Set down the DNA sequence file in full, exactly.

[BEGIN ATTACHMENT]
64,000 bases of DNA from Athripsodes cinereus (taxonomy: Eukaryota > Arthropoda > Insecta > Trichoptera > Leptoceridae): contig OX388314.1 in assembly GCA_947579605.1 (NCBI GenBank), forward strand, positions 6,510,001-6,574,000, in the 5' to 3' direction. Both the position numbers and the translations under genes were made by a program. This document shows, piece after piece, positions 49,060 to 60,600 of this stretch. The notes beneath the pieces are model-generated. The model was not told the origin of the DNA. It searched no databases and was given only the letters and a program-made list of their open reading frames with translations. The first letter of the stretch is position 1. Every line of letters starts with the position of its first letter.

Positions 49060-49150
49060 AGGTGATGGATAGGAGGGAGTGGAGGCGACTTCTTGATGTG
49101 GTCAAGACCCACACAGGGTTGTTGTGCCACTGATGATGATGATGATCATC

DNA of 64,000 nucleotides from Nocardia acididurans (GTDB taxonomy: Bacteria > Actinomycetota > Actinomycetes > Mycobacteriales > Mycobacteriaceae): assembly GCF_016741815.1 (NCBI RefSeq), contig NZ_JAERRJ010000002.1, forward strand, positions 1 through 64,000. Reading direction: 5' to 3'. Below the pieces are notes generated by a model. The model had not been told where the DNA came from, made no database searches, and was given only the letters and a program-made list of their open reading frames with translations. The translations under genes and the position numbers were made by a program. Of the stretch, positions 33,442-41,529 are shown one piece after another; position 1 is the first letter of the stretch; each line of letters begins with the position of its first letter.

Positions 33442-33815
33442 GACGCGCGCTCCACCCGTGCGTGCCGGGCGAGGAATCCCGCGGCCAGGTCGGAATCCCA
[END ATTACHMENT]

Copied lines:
64,000 bases of DNA from Athripsodes cinereus (taxonomy: Eukaryota > Arthropoda > Insecta > Trichoptera > Leptoceridae): contig OX388314.1 in assembly GCA_947579605.1 (NCBI GenBank), forward strand, positions 6,510,001-6,574,000, in the 5' to 3' direction. Both the position numbers and the translations under genes were made by a program. This document shows, piece after piece, positions 49,060 to 60,600 of this stretch. The notes beneath the pieces are model-generated. The model was not told the origin of the DNA. It searched no databases and was given only the letters and a program-made list of their open reading frames with translations. The first letter of the stretch is position 1. Every line of letters starts with the position of its first letter.

Positions 49060-49150
49060 AGGTGATGGATAGGAGGGAGTGGAGGCGACTTCTTGATGTG
49101 GTCAAGACCCACACAGGGTTGTTGTGCCACTGATGATGATGATGATCATC

DNA of 64,000 nucleotides from Nocardia acididurans (GTDB taxonomy: Bacteria > Actinomycetota > Actinomycetes > Mycobacteriales > Mycobacteriaceae): assembly GCF_016741815.1 (NCBI RefSeq), contig NZ_JAERRJ010000002.1, forward strand, positions 1 through 64,000. Reading direction: 5' to 3'. Below the pieces are notes generated by a model. The model had not been told where the DNA came from, made no database searches, and was given only the letters and a program-made list of their open reading frames with translations. The translations under genes and the position numbers were made by a program. Of the stretch, positions 33,442-41,529 are shown one piece after another; position 1 is the first letter of the stretch; each line of letters begins with the position of its first letter.

Positions 33442-33815
33442 GACGCGCGCTCCACCCGTGCGTGCCGGGCGAGGAATCCCGCGGCCAGGTCGGAATCCCA